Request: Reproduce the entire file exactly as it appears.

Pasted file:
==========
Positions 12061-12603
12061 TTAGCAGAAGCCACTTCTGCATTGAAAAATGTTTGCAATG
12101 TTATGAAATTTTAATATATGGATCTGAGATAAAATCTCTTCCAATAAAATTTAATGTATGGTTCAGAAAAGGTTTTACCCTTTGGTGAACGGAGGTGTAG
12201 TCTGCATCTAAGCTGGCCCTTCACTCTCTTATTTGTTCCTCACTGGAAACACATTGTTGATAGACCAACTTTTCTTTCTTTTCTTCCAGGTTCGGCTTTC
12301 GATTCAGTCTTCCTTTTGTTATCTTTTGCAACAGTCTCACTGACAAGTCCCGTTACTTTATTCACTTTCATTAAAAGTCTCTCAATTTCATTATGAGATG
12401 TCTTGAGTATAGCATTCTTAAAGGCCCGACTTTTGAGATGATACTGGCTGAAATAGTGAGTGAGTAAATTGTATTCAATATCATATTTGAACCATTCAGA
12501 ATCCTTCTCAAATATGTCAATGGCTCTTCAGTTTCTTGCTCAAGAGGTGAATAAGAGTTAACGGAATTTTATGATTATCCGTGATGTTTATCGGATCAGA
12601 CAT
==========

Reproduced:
Positions 12061-12603
12061 TTAGCAGAAGCCACTTCTGCATTGAAAAATGTTTGCAATG
12101 TTATGAAATTTTAATATATGGATCTGAGATAAAATCTCTTCCAATAAAATTTAATGTATGGTTCAGAAAAGGTTTTACCCTTTGGTGAACGGAGGTGTAG
12201 TCTGCATCTAAGCTGGCCCTTCACTCTCTTATTTGTTCCTCACTGGAAACACATTGTTGATAGACCAACTTTTCTTTCTTTTCTTCCAGGTTCGGCTTTC
12301 GATTCAGTCTTCCTTTTGTTATCTTTTGCAACAGTCTCACTGACAAGTCCCGTTACTTTATTCACTTTCATTAAAAGTCTCTCAATTTCATTATGAGATG
12401 TCTTGAGTATAGCATTCTTAAAGGCCCGACTTTTGAGATGATACTGGCTGAAATAGTGAGTGAGTAAATTGTATTCAATATCATATTTGAACCATTCAGA
12501 ATCCTTCTCAAATATGTCAATGGCTCTTCAGTTTCTTGCTCAAGAGGTGAATAAGAGTTAACGGAATTTTATGATTATCCGTGATGTTTATCGGATCAGA
12601 CAT